• Pupils are becoming more aware of how often they are using different skills
  • Pupils are realising the value of transferrable skills
  • Pupils are realising the importance of skills for their future careers

It has allowed them to monitor it through their focus groups, and they can reference it more easily due to the visual nature of their posters. When they have speakers or reference areas of employment in their career of the week they ensure skills are highlighted.

Portlethen are working hard on partnership and engagement with industry. Curricular experiences through DYW include:

Breadth of careers
Mock interviews
Rural skills
Air traffic control
NHS
Enterprise day (S2)
Micro Tyco
MWOW ambassadors
Hospitality (chef of the week, Royal navy chefs)

Porthlethen see DYW as integral and underpin out their work with young people by making the links between skills and the workplace. They refer to the school as just another workplace, which reinforces the link between education and skills for work. The skills framework has helped by providing a clear focus.

  • Having a visual display of the skills you are focusing on
  • Reference skills in all aspects of the lesson where appropriate
  • Help pupils realise the range of skills they possess
  • Ensure pupils know which skills they are developing
  • Help pupils transfer these skills to different contexts and subject areas

Next Steps
They have started formally recording and documenting skills development and progression in S1. They are looking at creative ways to record and document skills development as the cohort become more mature and progress through the school. They will formalise the inclusion of skills development in lesson planning, learning intentions and success criteria to ensure a consistent approach by all staff.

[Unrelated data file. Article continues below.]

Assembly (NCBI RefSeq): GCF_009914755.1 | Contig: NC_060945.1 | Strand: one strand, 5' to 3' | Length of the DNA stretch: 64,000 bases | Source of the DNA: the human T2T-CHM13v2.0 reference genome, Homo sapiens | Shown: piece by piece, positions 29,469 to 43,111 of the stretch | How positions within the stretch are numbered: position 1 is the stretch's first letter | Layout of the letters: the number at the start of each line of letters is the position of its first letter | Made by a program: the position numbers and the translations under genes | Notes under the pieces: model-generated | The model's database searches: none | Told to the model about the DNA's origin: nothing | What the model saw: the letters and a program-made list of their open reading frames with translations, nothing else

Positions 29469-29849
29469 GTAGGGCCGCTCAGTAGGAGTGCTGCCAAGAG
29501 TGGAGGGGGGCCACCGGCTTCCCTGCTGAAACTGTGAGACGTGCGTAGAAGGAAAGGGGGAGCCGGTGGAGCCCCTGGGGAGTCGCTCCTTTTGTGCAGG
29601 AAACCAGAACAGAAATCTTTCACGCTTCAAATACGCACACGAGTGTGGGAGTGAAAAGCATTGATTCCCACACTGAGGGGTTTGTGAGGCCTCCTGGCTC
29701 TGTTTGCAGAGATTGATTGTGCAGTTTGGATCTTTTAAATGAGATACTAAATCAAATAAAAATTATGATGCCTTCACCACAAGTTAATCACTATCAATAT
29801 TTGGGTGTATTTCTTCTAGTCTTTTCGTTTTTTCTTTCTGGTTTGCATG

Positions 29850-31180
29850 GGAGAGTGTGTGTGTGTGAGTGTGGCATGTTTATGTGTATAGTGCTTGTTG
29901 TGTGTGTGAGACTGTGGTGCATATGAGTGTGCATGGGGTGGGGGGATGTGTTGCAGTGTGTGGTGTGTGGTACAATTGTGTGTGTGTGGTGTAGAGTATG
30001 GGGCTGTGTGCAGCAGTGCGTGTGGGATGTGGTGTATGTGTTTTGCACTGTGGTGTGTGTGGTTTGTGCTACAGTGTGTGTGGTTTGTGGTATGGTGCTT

“I like the framework because I can click on it and see what it means” S1 pupil

“Having the framework on your website helped me link my presentation to the skills required to work in the catering industry in a way that pupils could understand”  DYW presenter.

“The framework diagrams give me a key point of reference in planning lessons and for reference in class.” Teacher

Lochend Community High School: Developing the Young Workforce

At Lochend Community High school they strive to open up opportunities for all of young people regardless of ability or background. They have a strong focus on Developing the Young Workforce across the whole school and through their links with colleges, universities, employers, local business and other organisations. They want to embed work related learning opportunities across the whole school. They continue to expand and develop skills through a range of activities in and out of the classroom with a particular focus on ‘closing the gap’. They are empowering young people to develop their skills for Life, Learning and Work. This strategy involves establishing ever-increasing local, regional, national and global partnerships to support all curricular areas to provide real- life contexts for learning.

How have they done this?

Working with young people and partners to embed opportunities and developing skills across the curriculum.

Enhance young peoples understanding of different career routes ,offering curricular programmes and regular engagement with employers.

Actively collaborate with partners to develop and deliver a curriculum that supports the development of young peoples employability and career management skills.

Reviewing the work placement model in line with the ‘Work Placement Standard’,creating bespoke opportunities tailored to the needs of all young people.

Careers Events
Allowing  young people to find out about potential employers. Young people have the opportunity to talk directly with representatives from industry and education.

HE/FE Fairs
Partnerships with City of Glasgow, Glasgow Clyde, Glasgow Kelvin, West College Scotland, GCU, UWS, UoG, Strathclyde, Stirling and Glasgow School of Art. Each year group has a short presentation and an opportunity to meet with the Further and Higher Education representatives to ask  questions about courses, entry requirements and education beyond school in general.  Parents of senior phase young people are invited to attend.

Mock Interviews
All young people are given interview skills training and mock interviews from their business partners.

Salters Chemistry Festival
In partnership with University of Glasgow, Salters Chemistry and Royal Society of Chemistry, young people are given experience of working in a working laboratory carrying out investigations and experiments.

Chemistry Careers Event
In partnership with Glasgow Science Centre, UWS and Royal Society of Chemistry young people learn about laboratory techniques, discuss career pathways and alternative routes into careers in Chemistry